Pharmachem strikes deal to develop more hop-based ingredients

By Jess Halliday

- Last updated on GMT

Related tags Prostate cancer

Pharmachem is teaming up with John I Haas (JIH) to develop more
extracts and derivatives from hops for use in supplements in the US

The two companies have worked together in the past, collaborating over the introduction of a proprietary, standardized extract of hops to combat pain caused by inflammation, called Perluxan.

But according to Pharmachem, research has indicated that hops derivatives could be used for a variety of other health benefits, including the inhibition of bone loss, as antioxidants, and in management of glucose levels.

"The goal of the collaboration is to advance the science, manufacture, and consumer awareness of hops as ingredinets for medicinal use," said Pharmachem business developmenet manager Gregory Bonfilio.

Under the terms of the agreement JIH, said to be the largest US grower and producer of hops and hop products, will supply Pharmachem with standardized raw materials.

Pharmachem, for its part, will provide the technical expertise and processing services to develop delivery forms "with unique characteristics and stability profiles," said Bonfilio.

It will also occupy itself with promoting and branding specialty hop products for nutraceuticals.

Both companies have pledged to shate scientific resources and intellectual property related to the arrangement, and to sponsor clinical trials to support new and existing applications.

Hops, from the flower of humulus lupulus, have a long history of use in herbal medicine but are best known as a flavouring and stability agent in beer.

Recent research into the nutritional properties of hops include a study published in the journal Cancer Letters (doi: 10.1016/j.canlet.2006.02. 015) last year, which investigated the effects of the flavonoid xanthohumol extracted from hops (2.5 to 20 micromole doses) on the BPH-1 and PC3 cell lines as models for benign prostate hyperplasia and prostate cancer.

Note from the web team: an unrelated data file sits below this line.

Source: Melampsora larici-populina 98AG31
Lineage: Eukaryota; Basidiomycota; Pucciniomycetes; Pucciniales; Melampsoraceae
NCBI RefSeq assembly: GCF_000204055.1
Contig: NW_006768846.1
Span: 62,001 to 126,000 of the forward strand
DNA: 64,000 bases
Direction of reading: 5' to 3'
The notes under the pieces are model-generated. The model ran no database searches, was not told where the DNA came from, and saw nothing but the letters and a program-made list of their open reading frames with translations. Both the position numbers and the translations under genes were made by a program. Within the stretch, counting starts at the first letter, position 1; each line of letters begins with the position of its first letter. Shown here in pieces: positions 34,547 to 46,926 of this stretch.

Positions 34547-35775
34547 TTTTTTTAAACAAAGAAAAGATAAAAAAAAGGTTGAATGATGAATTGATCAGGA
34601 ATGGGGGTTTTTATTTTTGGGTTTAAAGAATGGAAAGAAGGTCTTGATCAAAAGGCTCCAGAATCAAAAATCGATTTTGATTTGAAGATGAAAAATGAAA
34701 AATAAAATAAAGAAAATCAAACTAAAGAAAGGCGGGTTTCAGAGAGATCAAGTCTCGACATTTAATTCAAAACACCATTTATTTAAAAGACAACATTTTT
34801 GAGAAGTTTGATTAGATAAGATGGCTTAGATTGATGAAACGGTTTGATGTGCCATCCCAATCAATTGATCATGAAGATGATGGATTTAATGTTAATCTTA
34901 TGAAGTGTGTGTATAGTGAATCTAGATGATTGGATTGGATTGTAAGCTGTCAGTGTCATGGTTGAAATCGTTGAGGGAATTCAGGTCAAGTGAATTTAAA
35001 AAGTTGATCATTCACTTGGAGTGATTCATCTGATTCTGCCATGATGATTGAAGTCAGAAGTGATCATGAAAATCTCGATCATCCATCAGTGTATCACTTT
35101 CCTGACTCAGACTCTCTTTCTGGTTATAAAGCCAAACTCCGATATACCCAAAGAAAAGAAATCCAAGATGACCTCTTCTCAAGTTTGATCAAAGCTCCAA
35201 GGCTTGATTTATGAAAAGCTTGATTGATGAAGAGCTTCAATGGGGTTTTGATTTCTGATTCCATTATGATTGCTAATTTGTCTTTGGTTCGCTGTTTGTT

Xanthohumol's anti-cancer capacity was discovered in the mid 1990s by a team of researchers at Oregon State University.

Although some brewers are now marketing products enriched in the compound, such as Germany's Xan, there is skepticism that beer can provide enough of the antioxidant to have much of an effect.

This suggests that standardized extracts in supplements could be a good way of delivering the benefits to people, but its success in the market seems dependent on disassociation with beer-drinking.

Another recent study, published in the journal International Immunopharmacology (Vol. 6, pp. 390-395) studied the effects of different beer extracts, including light beer, wheat beer, and non-alcoholic beer, on the production of neopterin (a marker for inflammation) and levels of tryptophan (the hormone - low levels are associated with more inflammation).

The researchers reported benefits, but stressed that their findings should not be understood as an encouragement to drink alcohol.

Rather, they suggested that beer extracts could prove helpful.

"Humulone and isohumulone, the bitter substances derived from hops, may be of particular importance for the effects induced in our in vitro system," they wrote.

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